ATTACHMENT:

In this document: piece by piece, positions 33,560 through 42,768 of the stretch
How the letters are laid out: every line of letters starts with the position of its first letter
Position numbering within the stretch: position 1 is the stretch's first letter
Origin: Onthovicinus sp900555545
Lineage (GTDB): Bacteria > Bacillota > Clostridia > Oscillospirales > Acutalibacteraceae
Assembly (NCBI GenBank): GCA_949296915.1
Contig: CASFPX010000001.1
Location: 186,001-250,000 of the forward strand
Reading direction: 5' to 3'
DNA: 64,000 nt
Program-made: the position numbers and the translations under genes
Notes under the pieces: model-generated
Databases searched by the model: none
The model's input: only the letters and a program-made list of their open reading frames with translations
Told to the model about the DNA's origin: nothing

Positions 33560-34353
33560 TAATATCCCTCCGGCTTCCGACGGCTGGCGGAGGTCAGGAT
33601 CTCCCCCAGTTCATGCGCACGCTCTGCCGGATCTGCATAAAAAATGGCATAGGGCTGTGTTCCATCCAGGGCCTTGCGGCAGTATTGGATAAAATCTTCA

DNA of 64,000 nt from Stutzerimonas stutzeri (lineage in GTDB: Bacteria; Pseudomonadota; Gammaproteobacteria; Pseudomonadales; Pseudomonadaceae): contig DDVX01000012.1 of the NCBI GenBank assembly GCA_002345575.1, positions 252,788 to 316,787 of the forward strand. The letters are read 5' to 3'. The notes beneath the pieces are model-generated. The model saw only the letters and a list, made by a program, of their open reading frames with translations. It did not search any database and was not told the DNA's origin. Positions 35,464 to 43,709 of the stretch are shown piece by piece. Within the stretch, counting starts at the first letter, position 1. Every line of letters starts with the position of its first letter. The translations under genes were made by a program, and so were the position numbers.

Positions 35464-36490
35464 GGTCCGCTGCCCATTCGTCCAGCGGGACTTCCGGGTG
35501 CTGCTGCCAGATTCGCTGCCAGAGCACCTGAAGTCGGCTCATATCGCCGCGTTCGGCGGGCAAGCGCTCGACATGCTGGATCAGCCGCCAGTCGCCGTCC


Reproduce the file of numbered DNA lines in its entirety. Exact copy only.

In this document: piece by piece, positions 33,560 through 42,768 of the stretch
How the letters are laid out: every line of letters starts with the position of its first letter
Position numbering within the stretch: position 1 is the stretch's first letter
Origin: Onthovicinus sp900555545
Lineage (GTDB): Bacteria > Bacillota > Clostridia > Oscillospirales > Acutalibacteraceae
Assembly (NCBI GenBank): GCA_949296915.1
Contig: CASFPX010000001.1
Location: 186,001-250,000 of the forward strand
Reading direction: 5' to 3'
DNA: 64,000 nt
Program-made: the position numbers and the translations under genes
Notes under the pieces: model-generated
Databases searched by the model: none
The model's input: only the letters and a program-made list of their open reading frames with translations
Told to the model about the DNA's origin: nothing

Positions 33560-34353
33560 TAATATCCCTCCGGCTTCCGACGGCTGGCGGAGGTCAGGAT
33601 CTCCCCCAGTTCATGCGCACGCTCTGCCGGATCTGCATAAAAAATGGCATAGGGCTGTGTTCCATCCAGGGCCTTGCGGCAGTATTGGATAAAATCTTCA

DNA of 64,000 nt from Stutzerimonas stutzeri (lineage in GTDB: Bacteria; Pseudomonadota; Gammaproteobacteria; Pseudomonadales; Pseudomonadaceae): contig DDVX01000012.1 of the NCBI GenBank assembly GCA_002345575.1, positions 252,788 to 316,787 of the forward strand. The letters are read 5' to 3'. The notes beneath the pieces are model-generated. The model saw only the letters and a list, made by a program, of their open reading frames with translations. It did not search any database and was not told the DNA's origin. Positions 35,464 to 43,709 of the stretch are shown piece by piece. Within the stretch, counting starts at the first letter, position 1. Every line of letters starts with the position of its first letter. The translations under genes were made by a program, and so were the position numbers.

Positions 35464-36490
35464 GGTCCGCTGCCCATTCGTCCAGCGGGACTTCCGGGTG
35501 CTGCTGCCAGATTCGCTGCCAGAGCACCTGAAGTCGGCTCATATCGCCGCGTTCGGCGGGCAAGCGCTCGACATGCTGGATCAGCCGCCAGTCGCCGTCC